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  • Building Open Source Communities - Tierney Cyren

  • >> Hello?

  • Good morning, everyone!

  • AUDIENCE: Morning!

  • >> Thank you!

  • All right, so who's ready to hear about building open source communities?

  • AUDIENCE: Whoo!

  • >> All right, so let's welcome Tierney Cyren.

  • >> Hello.

  • Could we give another round of applause to the organizers and the supporting staff who

  • have built this amazing event that I've really had an amazing time with and I hope you have

  • too.

  • Awesome, OK, so today I want to talk about building open source communities.

  • Before I get started, I'm going to do a quick who am I.

  • My name is Tierney Cyren, my pronouns are he and him.

  • I work at Microsoft, I collaborate on the Node project and a number of other projects

  • in various different ways, that's basically what you need to know about me.

  • So what is an open source community?

  • >> Open source is everything, or at least the community side of open source is everything

  • beyond the code.

  • So everything that's not technical, like literally writing lines of code and consuming lines

  • of code, is the community.

  • This includes people, coordinating a bunch of different aspects of your community itself,

  • processes, location, funding, social media, blogging, diversity

  • and inclusivity, outreach, documentation, licensing, there's lot.

  • >> I think like a year and a half ago, I asked what open source community is.

  • And there was a bunch of different responses and they're all pretty good and honestly I

  • agree with all of them.

  • That said, they're all pretty different, and it kind of leads us to understand that there's

  • not consensus around what open source community is, because it's so individual to us as individual

  • contributors, to us as maintainers, to us as consumers.

  • You have to really take into account those aspects when you're asking like such a broad

  • question.

  • Whatever technology you came from originally, whatever you started with, is going to influence

  • how you perceive an open source community.

  • Whatever your personal history is going to influence how you see a community in general

  • and then you are aapplying open source definition to that of what's important to you.

  • Again differentiate how you'd perceive an open source community so everyone's idea is

  • different of what a community is.

  • So taking that, how do you actually build an open source community?

  • It's kind of challenging, but it's also very easy in a lot of ways.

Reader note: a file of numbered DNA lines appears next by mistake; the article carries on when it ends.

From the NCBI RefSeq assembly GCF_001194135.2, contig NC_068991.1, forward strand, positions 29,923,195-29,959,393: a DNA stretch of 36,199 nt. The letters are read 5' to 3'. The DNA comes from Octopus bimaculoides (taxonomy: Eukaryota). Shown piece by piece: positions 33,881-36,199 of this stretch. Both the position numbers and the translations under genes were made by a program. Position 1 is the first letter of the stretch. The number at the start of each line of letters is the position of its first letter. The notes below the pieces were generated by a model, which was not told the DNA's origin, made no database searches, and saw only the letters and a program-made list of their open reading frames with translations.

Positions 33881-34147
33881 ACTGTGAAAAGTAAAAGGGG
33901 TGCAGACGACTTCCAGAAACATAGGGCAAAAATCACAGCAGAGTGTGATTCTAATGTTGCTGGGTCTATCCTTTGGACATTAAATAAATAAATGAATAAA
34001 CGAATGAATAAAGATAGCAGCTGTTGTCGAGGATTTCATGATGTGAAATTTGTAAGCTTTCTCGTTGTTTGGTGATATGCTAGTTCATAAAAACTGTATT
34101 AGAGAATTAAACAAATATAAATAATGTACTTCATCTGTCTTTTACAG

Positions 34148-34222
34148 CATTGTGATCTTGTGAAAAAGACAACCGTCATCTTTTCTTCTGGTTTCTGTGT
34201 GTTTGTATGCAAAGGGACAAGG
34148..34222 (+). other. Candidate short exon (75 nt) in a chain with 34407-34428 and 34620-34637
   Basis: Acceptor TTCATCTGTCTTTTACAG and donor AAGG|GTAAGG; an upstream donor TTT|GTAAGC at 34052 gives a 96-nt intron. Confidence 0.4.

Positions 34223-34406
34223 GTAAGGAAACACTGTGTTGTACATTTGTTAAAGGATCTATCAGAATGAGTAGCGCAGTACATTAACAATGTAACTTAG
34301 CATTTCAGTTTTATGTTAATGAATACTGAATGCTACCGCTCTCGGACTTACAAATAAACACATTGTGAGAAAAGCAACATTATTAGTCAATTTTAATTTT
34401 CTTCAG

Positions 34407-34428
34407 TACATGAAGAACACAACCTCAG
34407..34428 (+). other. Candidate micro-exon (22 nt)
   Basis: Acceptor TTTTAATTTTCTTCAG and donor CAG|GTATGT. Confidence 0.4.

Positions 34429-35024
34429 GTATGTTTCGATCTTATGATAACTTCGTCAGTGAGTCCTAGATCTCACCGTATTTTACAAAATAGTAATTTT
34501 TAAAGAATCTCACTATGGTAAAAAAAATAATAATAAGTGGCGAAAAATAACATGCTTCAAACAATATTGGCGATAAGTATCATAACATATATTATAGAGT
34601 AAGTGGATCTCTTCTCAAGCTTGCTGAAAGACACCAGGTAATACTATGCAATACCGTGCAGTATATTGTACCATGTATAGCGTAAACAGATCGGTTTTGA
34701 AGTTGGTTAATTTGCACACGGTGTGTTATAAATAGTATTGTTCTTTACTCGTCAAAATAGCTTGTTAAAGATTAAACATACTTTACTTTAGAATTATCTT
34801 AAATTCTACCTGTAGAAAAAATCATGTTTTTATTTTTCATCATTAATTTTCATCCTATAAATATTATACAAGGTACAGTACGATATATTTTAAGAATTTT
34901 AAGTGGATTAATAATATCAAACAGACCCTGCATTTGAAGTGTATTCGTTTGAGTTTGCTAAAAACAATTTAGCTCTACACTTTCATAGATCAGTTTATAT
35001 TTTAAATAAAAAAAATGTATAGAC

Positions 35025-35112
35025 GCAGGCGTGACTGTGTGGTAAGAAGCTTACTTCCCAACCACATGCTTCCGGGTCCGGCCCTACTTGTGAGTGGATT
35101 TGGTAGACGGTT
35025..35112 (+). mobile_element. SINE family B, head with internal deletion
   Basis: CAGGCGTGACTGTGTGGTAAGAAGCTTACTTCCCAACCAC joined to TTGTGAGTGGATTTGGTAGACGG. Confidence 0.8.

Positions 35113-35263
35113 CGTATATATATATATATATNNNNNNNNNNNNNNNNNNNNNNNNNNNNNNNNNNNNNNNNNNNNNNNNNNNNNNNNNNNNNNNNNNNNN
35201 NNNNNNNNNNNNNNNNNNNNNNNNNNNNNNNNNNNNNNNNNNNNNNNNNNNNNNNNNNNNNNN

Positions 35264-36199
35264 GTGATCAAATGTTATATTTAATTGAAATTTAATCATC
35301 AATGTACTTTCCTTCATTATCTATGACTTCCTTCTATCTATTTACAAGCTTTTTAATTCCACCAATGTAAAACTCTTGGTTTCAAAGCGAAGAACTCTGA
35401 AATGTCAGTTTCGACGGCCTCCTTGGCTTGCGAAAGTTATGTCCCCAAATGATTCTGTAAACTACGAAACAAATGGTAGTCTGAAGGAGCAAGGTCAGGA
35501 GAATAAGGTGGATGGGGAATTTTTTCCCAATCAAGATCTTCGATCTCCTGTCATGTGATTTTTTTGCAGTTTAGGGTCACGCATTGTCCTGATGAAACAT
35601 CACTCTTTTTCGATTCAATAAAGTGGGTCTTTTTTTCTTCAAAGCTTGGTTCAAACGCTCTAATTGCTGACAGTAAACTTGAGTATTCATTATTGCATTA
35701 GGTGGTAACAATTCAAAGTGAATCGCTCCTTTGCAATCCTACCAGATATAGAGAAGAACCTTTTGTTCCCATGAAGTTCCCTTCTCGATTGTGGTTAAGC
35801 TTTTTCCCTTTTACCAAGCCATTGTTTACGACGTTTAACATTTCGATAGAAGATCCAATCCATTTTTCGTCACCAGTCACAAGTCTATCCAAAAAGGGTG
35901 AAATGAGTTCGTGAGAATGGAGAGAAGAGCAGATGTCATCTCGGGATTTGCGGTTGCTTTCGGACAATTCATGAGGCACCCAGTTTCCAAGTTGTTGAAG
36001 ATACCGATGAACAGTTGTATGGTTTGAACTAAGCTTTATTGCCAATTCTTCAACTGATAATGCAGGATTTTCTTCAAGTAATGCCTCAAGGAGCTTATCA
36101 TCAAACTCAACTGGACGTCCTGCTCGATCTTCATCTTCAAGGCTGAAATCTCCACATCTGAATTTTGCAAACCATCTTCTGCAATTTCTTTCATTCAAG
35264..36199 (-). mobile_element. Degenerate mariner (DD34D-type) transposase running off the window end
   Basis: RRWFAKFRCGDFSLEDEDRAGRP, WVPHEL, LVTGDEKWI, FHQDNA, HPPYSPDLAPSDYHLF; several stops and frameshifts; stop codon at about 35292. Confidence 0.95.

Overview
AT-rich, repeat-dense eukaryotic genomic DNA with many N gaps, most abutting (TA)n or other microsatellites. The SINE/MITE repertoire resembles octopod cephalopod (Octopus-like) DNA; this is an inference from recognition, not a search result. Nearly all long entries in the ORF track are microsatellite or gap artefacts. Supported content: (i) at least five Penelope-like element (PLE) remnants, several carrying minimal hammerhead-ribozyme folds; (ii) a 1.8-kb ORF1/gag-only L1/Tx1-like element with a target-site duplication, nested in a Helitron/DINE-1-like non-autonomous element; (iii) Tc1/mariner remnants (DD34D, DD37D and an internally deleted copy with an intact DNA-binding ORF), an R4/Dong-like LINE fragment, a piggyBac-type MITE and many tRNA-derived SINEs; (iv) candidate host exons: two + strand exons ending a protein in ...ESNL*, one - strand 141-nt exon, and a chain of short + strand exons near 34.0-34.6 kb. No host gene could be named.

• I generally try not to say easy, but it's -- I'm using it in in this case, because it's

  • easy to stumble into it and do it accidentally and this is how a lot of communities do end

  • up starting.

  • So I'm using easy very intentionally there.

  • Every open source community has a lot of its own quirks and unique aspects and often those

  • are really good and often those can be really bad.

  • Luckily, there are some fundamental traits, at least in my experience of the open source

  • communities I've been a part of that are shared and these aren't necessarily like I can give

  • you XYZ answer to a problem.

  • These are kind of cultural things that are shared and kind of manifest no matter how

  • you get to open source community evolves and builds up.

  • So let's go into some of the lessons I've personally learned from being parts of open

  • source communities and helping them grow and also seeing them fail.

  • So these are the communities I participated in.

  • MyBB is an open source forum system.

  • It's been around for a very long time.

  • It was created in 2006, I think, 2005, which for me is a long time.

  • It's PHP, so you know, very different from JavaScript that we're used to, and kind of

  • the build speed was a very different pace than what we're used to in JavaScript.

  • Tent was a protocol, the implementation was Ruby.

  • Whoo Ruby.

  • Interesting choice in this crowd!

  • So Tent was very much an idea and a definition similar to what HTTP is, people go implement

  • T very interesting community and one that I really loved and very sad to have seen it

  • die.

  • Io.js, I assume many of you know what that is, but that is the fork of node that happened

  • in node 10 just before Node 12 shipped.

  • Eventually got merged into Node.js and got moved under Node.js foundation.

  • And then there's Node itself.

  • I know these kind of merged.

  • I do absolutely classify them as two different communities and two different experiences.

  • And we can get into that a bit later.

  • So lesson one, don't build too much.

  • Creating too much structure can be a really bad thing that hinders your community.

  • Specifically it sets guardrails on how your community can grow and sets implicit expectations

  • about that growth, and it limits what you can do once you begin getting momentum, because

  • people try to stay within those guardrails rather than doing something natural and probably